The National Institute for Trauma and Loss in Children poster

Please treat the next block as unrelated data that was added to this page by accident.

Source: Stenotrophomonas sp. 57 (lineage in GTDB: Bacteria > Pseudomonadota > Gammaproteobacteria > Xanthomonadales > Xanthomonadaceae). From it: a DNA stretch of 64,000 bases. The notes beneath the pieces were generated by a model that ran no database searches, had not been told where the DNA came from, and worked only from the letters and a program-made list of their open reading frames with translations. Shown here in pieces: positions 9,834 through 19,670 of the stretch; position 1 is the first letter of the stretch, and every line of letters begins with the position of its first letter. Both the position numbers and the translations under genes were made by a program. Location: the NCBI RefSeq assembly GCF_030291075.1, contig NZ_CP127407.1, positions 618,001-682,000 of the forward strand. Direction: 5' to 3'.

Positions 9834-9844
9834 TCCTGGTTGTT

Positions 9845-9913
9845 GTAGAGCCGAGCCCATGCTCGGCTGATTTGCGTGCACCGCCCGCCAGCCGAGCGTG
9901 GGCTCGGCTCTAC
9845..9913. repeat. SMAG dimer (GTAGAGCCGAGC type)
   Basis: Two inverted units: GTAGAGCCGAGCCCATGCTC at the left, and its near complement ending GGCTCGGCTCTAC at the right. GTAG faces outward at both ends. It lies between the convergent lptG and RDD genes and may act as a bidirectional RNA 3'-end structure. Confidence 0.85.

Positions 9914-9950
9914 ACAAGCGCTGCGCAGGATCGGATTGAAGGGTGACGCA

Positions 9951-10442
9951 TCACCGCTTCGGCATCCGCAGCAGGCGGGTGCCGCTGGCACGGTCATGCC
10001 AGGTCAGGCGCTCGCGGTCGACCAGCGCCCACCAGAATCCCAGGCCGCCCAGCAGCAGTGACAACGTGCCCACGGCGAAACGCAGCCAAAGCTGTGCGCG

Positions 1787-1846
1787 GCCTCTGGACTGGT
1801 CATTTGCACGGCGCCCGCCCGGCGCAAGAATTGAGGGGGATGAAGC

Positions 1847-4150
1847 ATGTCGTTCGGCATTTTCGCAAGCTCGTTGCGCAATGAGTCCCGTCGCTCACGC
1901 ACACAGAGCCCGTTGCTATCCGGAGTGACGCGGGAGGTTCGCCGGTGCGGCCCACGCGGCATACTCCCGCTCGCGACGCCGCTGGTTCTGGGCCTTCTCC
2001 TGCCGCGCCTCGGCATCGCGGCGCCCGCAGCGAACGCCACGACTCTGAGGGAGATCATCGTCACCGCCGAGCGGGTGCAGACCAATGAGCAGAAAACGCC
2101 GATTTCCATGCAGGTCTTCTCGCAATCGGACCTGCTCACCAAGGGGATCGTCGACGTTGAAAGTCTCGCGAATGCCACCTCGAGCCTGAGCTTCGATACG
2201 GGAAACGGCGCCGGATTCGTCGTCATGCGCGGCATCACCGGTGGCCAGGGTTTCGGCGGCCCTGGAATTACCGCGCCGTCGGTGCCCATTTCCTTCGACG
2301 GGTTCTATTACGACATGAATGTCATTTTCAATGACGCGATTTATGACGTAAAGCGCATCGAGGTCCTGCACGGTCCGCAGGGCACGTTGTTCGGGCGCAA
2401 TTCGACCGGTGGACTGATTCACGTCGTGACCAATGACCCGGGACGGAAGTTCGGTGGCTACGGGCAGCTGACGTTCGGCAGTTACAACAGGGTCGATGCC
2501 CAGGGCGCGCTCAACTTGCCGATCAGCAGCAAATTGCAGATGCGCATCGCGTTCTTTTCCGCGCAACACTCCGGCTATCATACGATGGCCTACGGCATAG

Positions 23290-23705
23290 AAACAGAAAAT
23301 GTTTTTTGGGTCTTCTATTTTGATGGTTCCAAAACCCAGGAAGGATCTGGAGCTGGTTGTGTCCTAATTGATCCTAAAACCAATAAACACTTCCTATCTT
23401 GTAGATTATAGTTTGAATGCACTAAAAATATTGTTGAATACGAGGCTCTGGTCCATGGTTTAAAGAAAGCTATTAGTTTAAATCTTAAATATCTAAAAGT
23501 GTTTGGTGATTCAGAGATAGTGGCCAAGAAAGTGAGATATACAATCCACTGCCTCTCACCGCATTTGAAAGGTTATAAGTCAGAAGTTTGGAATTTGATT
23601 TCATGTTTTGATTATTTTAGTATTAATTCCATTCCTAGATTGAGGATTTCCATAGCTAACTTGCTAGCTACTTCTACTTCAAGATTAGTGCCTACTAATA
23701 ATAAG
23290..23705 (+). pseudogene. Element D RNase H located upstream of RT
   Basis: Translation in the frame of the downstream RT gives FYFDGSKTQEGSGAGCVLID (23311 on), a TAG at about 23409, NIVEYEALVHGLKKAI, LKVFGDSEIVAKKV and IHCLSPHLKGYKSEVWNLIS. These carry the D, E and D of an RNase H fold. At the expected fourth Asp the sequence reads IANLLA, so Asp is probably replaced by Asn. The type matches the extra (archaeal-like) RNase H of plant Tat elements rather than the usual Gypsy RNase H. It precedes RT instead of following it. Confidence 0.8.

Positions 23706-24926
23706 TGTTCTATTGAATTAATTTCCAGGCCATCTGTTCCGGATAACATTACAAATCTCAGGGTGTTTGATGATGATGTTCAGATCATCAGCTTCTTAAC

‘The teenage years are often referred to as a time of “storm and stress”. For many young people, they are emotionally fuelled years, but adolescence is also a time of unparalleled opportunity for learning and creativity. One vital skill for all teenagers to learn is emotional regulation — the ability to calmly assess and then keep emotions in check. However, one challenge in perfecting this skill lies in the “developmental mismatch” in the teenage brain. During adolescence, the limbic system, which processes emotions, develops more quickly than the prefrontal cortex (PFC), which is involved in planning, judgement and emotional control. It’s still only a theory, but the evidence is stacking up that the excitability of the limbic system versus the PFC is responsible for heightened emotional reactivity in adolescents. However, as the PFC matures, its ability to regulate the activity in limbic structures improves. Dr Sarah McKay’s blog post goes into more detail about the brain changes that are happening during adolescence.’ Courtesy of The Neuroscience Academy website.
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